Vitamin D's emerging role as an integral component of metabolism is accompanied by the occurrence of risk factors for metabolic disease early in life and displays a critical conduit to which dietary intervention may facilitate improved metabolic outcomes. The objective of this study was to determine the effect of macronutrient modifications in the absence of weight loss on vitamin D status and if ΔOHD concentration would influence components of MetSyn in AA adolescent females. For those consuming a reduced carbohydrate diet, ΔOHD was inversely associated with fasting glucose and positively associated with SI. These relationships were maintained with inclusion of PTH. Clustering of metabolic parameters occurred such that glucose-related parameters in those without MetSyn, and lipid-related components in those with MetSyn were significantly associated with an interaction of diet and ΔOHD. These results provide some evidence regarding the role that vitamin D may exert on alterations in the biological response to macronutrients lending itself to further exploration.
Numerous studies in children have suggested metabolic effects of 25OHD on several markers of glucose (e.g., fasting glucose, insulin concentrations, and HOMA score) [16
] and lipid metabolism (e.g., TG, HDL, and LDL) [18
]. In this sample, the interaction term (diet and ΔOHD) was positively associated with lipid profile among those meeting the criteria for MetSyn. Similarly, an independent effect of vitamin D on lipid profile was suggested by a weight-loss intervention study that found vitamin D supplementation resulted in improved lipid profile in the supplementation group despite similar weight-loss in nonsupplemented group [20
]. Additionally, Al-Daghri and colleagues observed an association between total cholesterol and LDL and 25OHD which was apparent among adults with Type 2 Diabetes, but not in those without. Further, there was a reversal of MetSyn manifestations with vitamin D status correction [21
]. From a physiologic standpoint, metabolic response to diet and potential relation with vitamin D status is an area in need of further exploration. The differential impact of the interaction between macronutrient composition and ΔOHD is of particular interest in light of the lack of consensus regarding optimal 25OHD concentration as it relates to vitamin D recommendations.
It has been suggested that a reduction in carbohydrate intake requires increased insulin resistance to maintain glucose homeostasis, particularly during reproductive development [22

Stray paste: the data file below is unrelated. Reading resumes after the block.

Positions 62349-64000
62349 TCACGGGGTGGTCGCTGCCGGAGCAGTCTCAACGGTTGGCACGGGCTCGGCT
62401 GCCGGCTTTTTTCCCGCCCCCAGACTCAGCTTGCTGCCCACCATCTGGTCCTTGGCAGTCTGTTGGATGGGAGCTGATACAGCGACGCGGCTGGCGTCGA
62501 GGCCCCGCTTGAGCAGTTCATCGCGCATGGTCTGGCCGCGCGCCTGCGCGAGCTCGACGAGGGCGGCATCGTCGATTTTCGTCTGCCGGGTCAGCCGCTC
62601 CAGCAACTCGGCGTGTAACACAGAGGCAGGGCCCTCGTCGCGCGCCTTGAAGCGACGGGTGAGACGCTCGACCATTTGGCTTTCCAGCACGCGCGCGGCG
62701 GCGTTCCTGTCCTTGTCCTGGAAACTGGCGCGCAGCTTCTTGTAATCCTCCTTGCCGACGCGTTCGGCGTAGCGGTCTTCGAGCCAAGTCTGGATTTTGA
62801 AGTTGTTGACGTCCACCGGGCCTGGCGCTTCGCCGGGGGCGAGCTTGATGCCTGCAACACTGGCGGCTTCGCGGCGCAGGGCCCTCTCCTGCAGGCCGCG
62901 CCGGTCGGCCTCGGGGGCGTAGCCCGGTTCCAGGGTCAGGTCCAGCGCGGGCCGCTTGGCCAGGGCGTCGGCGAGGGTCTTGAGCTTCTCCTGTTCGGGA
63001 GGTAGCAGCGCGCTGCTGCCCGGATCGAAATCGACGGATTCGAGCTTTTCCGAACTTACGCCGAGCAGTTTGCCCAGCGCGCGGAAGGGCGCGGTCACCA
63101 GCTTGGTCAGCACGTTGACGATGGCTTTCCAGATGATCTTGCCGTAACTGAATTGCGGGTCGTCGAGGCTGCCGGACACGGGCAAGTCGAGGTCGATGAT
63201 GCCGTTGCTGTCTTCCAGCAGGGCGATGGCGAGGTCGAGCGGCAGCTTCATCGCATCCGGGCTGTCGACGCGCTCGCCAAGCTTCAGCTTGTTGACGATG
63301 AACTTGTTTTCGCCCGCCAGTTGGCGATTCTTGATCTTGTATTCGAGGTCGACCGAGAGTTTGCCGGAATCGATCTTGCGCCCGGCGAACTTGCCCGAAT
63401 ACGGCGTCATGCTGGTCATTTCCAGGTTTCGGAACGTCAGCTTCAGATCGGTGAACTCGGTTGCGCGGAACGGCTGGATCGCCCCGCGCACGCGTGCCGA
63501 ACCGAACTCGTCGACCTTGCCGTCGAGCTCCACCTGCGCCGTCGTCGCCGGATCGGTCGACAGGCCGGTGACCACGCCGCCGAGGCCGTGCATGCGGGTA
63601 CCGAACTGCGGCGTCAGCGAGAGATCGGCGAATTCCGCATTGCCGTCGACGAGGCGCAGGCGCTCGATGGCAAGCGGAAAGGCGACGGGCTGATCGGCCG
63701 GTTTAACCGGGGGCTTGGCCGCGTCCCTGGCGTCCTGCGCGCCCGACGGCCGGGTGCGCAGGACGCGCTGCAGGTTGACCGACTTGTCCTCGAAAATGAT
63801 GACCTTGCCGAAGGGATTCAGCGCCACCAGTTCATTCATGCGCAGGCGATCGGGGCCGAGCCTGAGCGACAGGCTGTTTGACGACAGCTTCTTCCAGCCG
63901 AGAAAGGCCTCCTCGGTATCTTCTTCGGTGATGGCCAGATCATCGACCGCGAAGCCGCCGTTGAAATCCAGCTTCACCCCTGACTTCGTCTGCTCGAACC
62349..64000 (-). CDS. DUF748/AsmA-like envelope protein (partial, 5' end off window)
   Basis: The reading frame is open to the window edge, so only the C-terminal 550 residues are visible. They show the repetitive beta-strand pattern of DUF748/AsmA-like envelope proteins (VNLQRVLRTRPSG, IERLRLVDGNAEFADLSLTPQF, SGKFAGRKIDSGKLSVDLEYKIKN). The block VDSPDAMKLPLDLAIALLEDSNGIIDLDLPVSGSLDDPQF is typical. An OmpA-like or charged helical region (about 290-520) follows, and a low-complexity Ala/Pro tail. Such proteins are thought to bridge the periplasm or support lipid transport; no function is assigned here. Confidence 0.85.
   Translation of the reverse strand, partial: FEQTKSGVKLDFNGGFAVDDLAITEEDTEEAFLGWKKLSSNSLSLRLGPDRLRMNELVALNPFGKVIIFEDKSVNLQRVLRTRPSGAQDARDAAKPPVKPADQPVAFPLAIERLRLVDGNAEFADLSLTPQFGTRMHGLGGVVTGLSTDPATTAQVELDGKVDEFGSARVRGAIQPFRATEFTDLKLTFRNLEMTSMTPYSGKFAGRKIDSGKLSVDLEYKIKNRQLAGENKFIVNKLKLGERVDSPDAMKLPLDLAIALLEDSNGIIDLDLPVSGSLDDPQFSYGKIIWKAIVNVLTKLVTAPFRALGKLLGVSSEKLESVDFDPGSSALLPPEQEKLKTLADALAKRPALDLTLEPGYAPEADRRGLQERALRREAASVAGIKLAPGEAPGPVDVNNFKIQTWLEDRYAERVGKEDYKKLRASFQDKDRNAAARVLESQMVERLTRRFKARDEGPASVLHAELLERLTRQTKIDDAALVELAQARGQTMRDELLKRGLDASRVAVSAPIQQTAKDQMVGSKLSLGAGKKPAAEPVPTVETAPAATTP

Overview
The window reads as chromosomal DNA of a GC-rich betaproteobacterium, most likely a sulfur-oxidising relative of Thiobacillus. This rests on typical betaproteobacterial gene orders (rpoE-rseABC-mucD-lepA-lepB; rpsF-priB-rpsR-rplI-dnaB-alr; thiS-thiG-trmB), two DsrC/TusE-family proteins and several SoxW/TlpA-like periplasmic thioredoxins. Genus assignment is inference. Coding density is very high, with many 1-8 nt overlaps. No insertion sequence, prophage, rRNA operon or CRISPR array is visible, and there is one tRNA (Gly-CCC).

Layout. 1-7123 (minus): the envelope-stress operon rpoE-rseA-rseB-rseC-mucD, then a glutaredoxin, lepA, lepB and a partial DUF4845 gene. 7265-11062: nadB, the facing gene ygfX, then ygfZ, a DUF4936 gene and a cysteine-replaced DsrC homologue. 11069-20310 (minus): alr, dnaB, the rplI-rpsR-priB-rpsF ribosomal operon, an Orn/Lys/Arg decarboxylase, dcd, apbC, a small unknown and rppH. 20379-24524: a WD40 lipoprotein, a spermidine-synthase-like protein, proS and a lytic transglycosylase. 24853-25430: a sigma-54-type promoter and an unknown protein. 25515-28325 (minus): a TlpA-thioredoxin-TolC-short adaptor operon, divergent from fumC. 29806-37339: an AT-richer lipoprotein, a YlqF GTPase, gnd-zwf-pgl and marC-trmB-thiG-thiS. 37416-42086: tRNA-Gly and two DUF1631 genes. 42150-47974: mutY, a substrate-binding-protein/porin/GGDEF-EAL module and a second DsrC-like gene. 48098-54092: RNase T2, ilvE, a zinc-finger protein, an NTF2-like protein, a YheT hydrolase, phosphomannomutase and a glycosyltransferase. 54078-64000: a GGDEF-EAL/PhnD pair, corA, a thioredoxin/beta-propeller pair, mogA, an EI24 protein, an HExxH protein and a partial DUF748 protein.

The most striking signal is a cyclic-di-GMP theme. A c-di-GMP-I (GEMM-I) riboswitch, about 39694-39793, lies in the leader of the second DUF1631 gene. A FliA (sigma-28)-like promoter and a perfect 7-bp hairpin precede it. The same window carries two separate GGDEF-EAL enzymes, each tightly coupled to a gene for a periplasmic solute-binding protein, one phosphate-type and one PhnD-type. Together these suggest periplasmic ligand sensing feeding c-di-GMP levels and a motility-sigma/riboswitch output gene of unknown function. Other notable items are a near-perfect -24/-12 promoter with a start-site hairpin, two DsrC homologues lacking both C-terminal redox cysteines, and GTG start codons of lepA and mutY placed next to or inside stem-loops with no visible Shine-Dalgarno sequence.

]. Among the SPEC diet group, glucose concentration increased to a greater extent in those with a lesser increase in 25OHD, respectively insulin sensitivity decreased to a greater extent in those with a lesser increase in 25OHD.It is plausible that vitamin D mediates the effect of reduced carbohydrate intake through its direct action on pancreatic β
-cell function [23
]. Conversely, in the STAN diet group, in which carbohydrate intake reflected that which is more typical of the adolescent population [24
], manifestations of altered 25OHD concentration were apparent in lipid parameters. LDL concentration increased to a greater extent in those with a lesser increase in 25OHD. Although cross-sectional analysis has consistently identified a favorable effect of 25OHD concentration on LDL, vitamin D's function in lipid metabolism remains uncertain. The confluence of macronutrient composition adds further complexity. The relationship observed in this study is clear, and our findings suggest that effect of dietary composition on 25OHD bioavailability warrant consideration.
Establishing the role of vitamin D in relation to MetSyn is complicated by its reciprocal association with PTH; in addition, several of the proposed predictors of MetSyn are also known to be associated with PTH. Not surprisingly, in those meeting criteria, as opposed to those not meeting the criteria for MetSyn, PTH concentrations were significantly greater at both baseline and five weeks of this study. Many [25
], but not all [28
], studies report an inverse relationship between 25OHD and PTH. Moreover, AA generally present with lower 25OHD concentrations and higher PTH relative to European American counterparts [16
]. The relationship between vitamin D and PTH is influenced by various factors during growth and development, including dietary macronutrient composition, supported by findings reported herein. Independent of the positive association with vitamin D, an inverse relationship was found between PTH and SI, only apparent in those consuming the reduced carbohydrate, specialized diet. This may be translated into independent pathways of both PTH and vitamin D in linkage with MetSyn. It has been recently reported that PTH concentration, but not 25OHD, contributed to MetSyn in obese adults [5
]. Support is provided for the postulation that influence by each of these factors diverges according to dietary composition.
This study had many strengths as well as evident limitations. Comprehensive phenotyping using robust measures of body composition is a major strength. The provision of food to each participant is an additional advantage because it ensured some degree of dietary control. Despite these strengths, it is important to evaluate certain shortcomings of this investigation. In noninstitutionalized subjects, dietary adherence is difficult to ascertain; beyond monitoring for weight change, the consumption of additional foods other than those provided cannot be certain. Also, the modest sample size and inclusion of only one racial group limits generalizability to other populations. Each participant was in the >99% BMI percentile, which may limit the ability to detect changes in outcome measures across body habitus. Finally, it is important to note that the short duration of the intervention may limit ability to identify the long-term effects of the diet on vitamin D.